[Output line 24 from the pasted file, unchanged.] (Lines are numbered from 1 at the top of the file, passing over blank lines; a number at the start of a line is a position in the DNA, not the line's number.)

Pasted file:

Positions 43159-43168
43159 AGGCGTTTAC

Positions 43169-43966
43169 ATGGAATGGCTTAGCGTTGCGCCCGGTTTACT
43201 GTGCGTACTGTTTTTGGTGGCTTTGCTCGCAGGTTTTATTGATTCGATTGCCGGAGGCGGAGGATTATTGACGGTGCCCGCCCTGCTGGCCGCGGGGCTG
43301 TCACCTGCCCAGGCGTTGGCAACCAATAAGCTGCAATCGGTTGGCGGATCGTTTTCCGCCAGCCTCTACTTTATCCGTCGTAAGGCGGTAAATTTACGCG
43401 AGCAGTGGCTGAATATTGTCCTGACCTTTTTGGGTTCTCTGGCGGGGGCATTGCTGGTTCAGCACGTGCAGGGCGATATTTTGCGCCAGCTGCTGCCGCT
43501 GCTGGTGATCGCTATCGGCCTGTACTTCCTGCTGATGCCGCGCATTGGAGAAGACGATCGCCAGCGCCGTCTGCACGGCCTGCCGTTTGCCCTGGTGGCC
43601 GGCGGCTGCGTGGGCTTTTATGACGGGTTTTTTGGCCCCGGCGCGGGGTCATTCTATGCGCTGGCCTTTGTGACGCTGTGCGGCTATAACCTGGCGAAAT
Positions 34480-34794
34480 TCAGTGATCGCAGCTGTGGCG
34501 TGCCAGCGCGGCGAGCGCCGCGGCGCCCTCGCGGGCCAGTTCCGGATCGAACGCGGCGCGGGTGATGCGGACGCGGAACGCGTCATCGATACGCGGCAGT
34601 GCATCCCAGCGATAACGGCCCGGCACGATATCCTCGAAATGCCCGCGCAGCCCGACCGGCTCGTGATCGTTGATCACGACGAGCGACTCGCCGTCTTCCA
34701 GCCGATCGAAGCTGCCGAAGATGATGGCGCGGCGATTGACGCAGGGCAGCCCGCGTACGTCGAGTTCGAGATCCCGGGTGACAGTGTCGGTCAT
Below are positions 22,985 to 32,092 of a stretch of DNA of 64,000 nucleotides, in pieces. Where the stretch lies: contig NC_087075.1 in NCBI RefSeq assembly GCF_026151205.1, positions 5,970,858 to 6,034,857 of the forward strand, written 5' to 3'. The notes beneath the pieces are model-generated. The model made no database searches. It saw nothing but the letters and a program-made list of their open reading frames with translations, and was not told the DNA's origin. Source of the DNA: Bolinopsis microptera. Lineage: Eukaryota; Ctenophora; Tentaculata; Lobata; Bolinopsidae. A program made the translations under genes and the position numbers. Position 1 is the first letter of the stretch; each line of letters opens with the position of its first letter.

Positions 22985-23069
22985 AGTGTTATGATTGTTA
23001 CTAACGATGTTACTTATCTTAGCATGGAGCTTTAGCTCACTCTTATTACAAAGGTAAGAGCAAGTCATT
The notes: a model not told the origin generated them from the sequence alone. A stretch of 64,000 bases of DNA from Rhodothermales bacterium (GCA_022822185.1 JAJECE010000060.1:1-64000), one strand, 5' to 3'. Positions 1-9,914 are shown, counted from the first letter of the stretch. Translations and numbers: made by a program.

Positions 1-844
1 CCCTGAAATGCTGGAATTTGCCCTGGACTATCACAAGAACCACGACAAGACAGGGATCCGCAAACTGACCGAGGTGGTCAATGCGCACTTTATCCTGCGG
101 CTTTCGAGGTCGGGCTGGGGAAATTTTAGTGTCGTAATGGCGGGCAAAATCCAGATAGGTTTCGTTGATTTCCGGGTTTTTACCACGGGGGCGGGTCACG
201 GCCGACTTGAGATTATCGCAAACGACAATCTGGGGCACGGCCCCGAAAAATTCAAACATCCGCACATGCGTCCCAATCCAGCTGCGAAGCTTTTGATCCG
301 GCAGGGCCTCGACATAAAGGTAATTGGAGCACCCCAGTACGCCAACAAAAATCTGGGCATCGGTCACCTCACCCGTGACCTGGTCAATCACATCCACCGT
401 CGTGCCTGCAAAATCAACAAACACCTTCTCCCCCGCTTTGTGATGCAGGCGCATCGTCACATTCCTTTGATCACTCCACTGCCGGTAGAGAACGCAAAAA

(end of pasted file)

301 GCAGGGCCTCGACATAAAGGTAATTGGAGCACCCCAGTACGCCAACAAAAATCTGGGCATCGGTCACCTCACCCGTGACCTGGTCAATCACATCCACCGT